Daniel B. Hayes

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Recent field studies have suggested that the dynamics of West Nile virus (WNV) transmission are influenced strongly by a few key super spreader bird species that function both as primary blood hosts of the vector mosquitoes (in particular Culex pipiens) and as reservoir-competent virus hosts. It has been hypothesized that human cases result from a shift in(More)
Fisheries scientists face a challenge in that virtually all methods of fish capture or observation are selective. Further, most fish capture methods can be applied to only a fraction of the entire area of interest. Thus, measures such as catch per unit effort (C/f) or catch per area can only be regarded, at best, as being proportional to the true population(More)
Many studies have investigated the ecological changes that occur below dams that release cold, hypolimnetic water, but very few studies have looked at the effects of the release of warm, surface waters. The effect of small, surface release dams on downstream thermal regimes is a major habitat concern for many cold-water systems, however. The objective of(More)
—Although dam removal has been increasingly used as an option in dam management and as a river restoration tool, there are few studies providing detailed quantitative assessment of the response of fish populations to dam removal. In this study, we document the response of the fish community in the Pine River, Michigan, to the gradual removal of Stronach(More)
Low-head barriers used in the control of parasitic sea lamprey (Petromyzon marinus) in the basin of the Laurentian Great Lakes can alter the richness and composition of nontarget fishes in tributary streams. Identification of taxa sensitive to these barriers is an important step toward mitigating these effects. Upstream–downstream distributions of fishes in(More)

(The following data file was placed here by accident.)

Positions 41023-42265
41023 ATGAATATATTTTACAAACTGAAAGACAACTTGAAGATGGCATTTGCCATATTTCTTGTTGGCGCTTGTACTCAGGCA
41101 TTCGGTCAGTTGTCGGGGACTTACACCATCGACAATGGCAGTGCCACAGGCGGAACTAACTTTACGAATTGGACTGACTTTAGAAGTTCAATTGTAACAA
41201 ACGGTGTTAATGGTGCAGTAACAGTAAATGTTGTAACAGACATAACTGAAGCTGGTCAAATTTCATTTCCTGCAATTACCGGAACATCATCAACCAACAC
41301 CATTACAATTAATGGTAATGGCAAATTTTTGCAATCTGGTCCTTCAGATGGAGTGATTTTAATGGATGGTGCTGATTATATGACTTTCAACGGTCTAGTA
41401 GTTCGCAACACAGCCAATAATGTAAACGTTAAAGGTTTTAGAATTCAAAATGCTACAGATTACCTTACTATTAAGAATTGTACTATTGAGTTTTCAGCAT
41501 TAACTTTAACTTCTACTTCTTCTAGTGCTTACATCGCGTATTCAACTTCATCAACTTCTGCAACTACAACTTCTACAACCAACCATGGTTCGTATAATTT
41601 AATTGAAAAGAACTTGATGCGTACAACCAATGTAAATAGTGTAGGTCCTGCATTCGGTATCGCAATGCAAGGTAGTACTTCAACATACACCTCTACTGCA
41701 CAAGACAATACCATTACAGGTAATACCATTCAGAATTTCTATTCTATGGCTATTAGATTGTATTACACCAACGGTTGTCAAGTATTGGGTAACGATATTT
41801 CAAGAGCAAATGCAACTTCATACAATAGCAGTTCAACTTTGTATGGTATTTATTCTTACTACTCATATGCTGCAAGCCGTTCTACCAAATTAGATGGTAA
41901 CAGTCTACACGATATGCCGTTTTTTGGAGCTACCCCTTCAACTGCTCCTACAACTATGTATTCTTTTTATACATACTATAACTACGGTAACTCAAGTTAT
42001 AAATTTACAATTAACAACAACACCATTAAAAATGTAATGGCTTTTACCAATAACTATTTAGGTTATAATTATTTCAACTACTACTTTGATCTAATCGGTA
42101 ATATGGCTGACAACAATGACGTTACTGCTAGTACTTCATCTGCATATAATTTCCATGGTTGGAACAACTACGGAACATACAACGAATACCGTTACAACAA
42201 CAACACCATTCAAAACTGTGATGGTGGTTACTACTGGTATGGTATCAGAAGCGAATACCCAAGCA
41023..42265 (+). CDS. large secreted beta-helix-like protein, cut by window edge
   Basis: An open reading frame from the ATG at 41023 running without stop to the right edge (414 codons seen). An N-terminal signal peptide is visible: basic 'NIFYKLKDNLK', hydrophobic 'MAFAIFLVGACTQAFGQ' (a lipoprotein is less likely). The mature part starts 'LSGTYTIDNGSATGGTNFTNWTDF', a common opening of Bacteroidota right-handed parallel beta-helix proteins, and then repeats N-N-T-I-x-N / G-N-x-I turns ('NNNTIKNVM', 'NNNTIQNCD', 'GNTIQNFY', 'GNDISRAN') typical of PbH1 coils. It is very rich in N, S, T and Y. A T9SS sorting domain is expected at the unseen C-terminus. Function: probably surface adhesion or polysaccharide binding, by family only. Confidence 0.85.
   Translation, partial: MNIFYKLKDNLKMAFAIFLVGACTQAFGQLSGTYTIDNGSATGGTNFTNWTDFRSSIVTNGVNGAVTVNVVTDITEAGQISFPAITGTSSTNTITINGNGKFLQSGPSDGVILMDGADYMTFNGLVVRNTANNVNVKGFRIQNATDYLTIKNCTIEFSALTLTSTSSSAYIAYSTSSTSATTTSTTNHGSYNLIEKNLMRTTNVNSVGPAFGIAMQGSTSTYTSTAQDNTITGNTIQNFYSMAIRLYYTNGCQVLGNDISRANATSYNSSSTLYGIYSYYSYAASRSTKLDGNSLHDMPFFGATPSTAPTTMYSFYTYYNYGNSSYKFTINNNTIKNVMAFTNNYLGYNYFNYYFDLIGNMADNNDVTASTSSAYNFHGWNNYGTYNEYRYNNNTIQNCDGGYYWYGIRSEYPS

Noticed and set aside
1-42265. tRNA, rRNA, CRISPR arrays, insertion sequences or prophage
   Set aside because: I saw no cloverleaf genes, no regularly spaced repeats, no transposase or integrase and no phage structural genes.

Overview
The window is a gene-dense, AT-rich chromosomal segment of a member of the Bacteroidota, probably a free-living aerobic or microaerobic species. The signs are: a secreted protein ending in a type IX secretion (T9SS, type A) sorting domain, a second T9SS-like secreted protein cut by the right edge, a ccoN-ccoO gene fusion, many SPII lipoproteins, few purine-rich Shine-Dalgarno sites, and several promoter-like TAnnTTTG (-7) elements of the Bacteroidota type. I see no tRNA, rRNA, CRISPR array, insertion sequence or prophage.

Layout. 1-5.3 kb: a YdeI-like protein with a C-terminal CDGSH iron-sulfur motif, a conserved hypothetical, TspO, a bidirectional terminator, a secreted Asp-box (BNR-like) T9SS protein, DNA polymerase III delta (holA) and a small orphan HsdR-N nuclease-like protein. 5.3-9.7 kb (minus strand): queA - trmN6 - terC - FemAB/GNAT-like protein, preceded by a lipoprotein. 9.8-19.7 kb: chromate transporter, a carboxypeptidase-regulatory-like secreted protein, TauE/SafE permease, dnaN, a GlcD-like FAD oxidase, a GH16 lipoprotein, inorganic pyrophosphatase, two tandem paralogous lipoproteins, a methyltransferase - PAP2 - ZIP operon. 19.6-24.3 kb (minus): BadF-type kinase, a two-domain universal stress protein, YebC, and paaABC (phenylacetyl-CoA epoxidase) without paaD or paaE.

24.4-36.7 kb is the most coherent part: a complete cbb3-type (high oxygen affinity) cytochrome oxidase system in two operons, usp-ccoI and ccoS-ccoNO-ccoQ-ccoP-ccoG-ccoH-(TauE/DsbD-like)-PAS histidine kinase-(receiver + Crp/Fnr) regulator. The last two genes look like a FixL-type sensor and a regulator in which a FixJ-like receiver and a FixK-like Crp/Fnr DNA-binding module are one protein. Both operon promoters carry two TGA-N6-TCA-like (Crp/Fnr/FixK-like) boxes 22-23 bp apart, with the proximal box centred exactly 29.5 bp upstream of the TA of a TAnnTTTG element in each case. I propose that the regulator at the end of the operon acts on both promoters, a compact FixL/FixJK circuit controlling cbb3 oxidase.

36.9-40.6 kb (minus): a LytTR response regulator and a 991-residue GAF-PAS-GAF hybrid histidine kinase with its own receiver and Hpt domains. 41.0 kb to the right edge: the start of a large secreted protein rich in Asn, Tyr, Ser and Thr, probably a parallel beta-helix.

We evaluated habitat features (i.e., substrate particle size, water depth, water velocity) at spawning redds and randomly selected reference locations (where spawning activity was not apparent) to determine importance of these features to rainbow trout (Oncorhynchus mykiss) spawning habitat use in the Pere Marquette River, Michigan, 1997 to 1999. Rainbow(More)
opment of databases bringing together scientific information from diverse sources. The enthusiasm has arisen for at least three reasons. First, scientists and resource managers recognize that databases are valuable for making scientifically-defensible decisions regarding fish stocks and their environment. Second, database approaches can increase the(More)
—The addition of habitat enhancement structures to aquatic systems is a common practice by fisheries managers hoping to increase production, spawning success, and angler catch rates of important sport fishes. However, quantitative evaluations of these efforts are few and typically do not include the extent to which natural habitat mediates the effects of(More)
One of the major challenges facing fishery scientists and managers today is determining how fish populations are influenced by habitat conditions. Many approaches have been explored to address this challenge, all of which involve modeling at one level or another. In this paper, we explore a process-oriented model approach whereby the critical population(More)
Although dam removal has become an increasingly popular tool for river restoration, there is limited knowledge regarding the ecological effects of dam removal. The purpose of our study was to document feeding habits of coexisting brook charr, brown trout, and rainbow trout above and below a dam that is in the process of a staged removal. Modification of(More)